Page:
The Comparison of the Effectiveness of Cognitive Rehabilitation and Transcranial Direct Current Stimulation on Executive Functions of Combat Veterans with Posttraumatic Stress Disorder

authors:

avatar Reza Faraji 1 , * , avatar Modammad Oraki 1 , avatar Hosein Zare 1 , avatar Vahid Nejati ORCID 2 , avatar Ayoub Moradi 3

Payame Noor University of Tehran, Tehran, Iran
Shahid Beheshti University, Tehran, Iran
Allameh Tabatabaei University, Tehran, Iran

how to cite: Faraji R, Oraki M, Zare H, Nejati V, Moradi A. The Comparison of the Effectiveness of Cognitive Rehabilitation and Transcranial Direct Current Stimulation on Executive Functions of Combat Veterans with Posttraumatic Stress Disorder. J Clin Res Paramed Sci. 2022;11(1):e114294. doi: 10.5812/jcrps-114294.

Abstract

Background:

According to the fact that executive functions are set of interrelated skills that highly influence the standards of living of the surviving combat veterans, this research was conducted with the aim of examining the effect of cognitive rehabilitation and Transcranial direct current stimulation (TDCS) on the executive functions of surviving combat veterans with PTSD.

Methods:

In quasi-experimental research, 60 combat veterans with PTSD in Kermanshah were chosen by convenience sampling method and randomly assigned to four experimental groups (2 treatment groups, placebo/sham group, a control group). In order to collect data, the Barclays Psychological Performance Disorder Assessment Questionnaire (BDEFS), and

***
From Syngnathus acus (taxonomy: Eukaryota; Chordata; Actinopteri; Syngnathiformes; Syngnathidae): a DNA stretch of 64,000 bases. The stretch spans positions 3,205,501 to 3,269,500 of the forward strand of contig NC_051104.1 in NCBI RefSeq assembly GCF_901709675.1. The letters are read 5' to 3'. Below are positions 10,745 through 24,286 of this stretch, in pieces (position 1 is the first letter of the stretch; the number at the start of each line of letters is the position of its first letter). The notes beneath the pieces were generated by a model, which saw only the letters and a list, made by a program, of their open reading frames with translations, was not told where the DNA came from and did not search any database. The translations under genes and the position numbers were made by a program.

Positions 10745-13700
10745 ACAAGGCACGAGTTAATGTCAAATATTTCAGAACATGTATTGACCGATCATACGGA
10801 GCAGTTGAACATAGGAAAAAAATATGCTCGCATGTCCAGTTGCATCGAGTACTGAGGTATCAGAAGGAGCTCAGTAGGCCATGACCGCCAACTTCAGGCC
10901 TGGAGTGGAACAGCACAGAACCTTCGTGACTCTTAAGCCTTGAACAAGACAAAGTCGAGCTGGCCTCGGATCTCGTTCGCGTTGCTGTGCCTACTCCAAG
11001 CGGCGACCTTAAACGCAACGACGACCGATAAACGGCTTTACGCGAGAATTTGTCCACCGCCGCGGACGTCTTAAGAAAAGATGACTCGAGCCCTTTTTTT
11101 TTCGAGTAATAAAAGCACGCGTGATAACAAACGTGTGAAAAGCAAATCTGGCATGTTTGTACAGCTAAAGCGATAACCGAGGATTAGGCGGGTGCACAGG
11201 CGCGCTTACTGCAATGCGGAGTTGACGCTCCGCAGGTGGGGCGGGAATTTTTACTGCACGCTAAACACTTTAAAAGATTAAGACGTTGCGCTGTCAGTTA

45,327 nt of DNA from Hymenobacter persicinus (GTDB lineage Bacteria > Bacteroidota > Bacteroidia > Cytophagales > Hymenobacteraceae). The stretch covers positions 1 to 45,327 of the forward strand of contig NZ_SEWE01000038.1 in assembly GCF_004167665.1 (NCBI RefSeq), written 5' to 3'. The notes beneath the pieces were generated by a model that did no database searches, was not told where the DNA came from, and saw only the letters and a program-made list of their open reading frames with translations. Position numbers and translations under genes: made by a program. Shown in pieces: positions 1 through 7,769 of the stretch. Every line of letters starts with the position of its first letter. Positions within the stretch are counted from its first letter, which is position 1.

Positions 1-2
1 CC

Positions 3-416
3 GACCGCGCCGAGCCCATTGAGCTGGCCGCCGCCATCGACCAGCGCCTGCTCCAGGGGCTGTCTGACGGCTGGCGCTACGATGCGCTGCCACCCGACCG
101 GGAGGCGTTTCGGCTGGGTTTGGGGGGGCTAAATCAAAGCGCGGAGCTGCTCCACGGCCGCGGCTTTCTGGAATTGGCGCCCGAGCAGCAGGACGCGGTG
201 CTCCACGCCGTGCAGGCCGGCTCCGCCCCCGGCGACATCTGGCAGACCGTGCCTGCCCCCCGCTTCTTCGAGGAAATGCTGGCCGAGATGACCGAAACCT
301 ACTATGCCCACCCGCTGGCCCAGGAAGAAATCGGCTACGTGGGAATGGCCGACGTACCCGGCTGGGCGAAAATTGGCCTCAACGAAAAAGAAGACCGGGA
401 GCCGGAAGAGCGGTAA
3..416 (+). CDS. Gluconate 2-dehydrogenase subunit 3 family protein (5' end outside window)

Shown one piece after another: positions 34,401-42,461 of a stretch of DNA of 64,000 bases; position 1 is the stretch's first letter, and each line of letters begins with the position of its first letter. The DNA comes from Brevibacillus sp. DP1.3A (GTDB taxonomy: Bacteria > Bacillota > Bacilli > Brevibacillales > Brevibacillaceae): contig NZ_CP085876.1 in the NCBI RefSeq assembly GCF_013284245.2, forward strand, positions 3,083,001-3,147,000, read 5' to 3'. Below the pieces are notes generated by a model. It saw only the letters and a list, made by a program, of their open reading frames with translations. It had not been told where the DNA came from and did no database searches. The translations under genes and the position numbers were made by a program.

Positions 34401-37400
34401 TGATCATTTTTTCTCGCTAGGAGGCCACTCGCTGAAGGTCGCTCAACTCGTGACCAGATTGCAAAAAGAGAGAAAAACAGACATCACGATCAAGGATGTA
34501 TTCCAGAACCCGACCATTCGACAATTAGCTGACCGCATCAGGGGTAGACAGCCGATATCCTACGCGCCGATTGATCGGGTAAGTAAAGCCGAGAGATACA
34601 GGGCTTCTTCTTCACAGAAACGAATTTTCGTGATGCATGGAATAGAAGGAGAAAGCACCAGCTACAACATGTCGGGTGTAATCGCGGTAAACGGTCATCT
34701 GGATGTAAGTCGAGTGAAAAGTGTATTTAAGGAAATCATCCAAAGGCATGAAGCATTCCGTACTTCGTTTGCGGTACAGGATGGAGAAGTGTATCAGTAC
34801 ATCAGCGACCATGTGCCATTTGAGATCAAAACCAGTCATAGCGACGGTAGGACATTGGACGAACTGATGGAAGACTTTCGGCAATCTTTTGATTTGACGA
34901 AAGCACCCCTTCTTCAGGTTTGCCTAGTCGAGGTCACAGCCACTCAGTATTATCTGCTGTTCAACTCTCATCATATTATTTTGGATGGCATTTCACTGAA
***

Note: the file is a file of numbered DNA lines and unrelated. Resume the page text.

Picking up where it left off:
Post-traumatic Stress Disorder List (Wooders et al. 1994) were applied. The obtained data were analyzed by applying Multivariable Analyze of Covariance.

Results:

The results of the Fisher's Least Significant Difference (LSD) Post-Hoc test showed that TDCS is more effective than Cognitive Rehabilitation in promoting self-control/ inhibition, self-motivation, emotion self-regulation, and total score of executive functions (P < 0.01) and P < 0.05). Finally, the results indicated that the post-test results were repeated in the follow-up test and this represents the stability of the effectiveness of TDCS and Cognitive Rehabilitation on the mentioned constructs.

Conclusions:

The results of the current research can be used as a new approach to reduce the problems of veterans with PTSD, and enhance the quality of their life by improving their executive functioning.

1. Background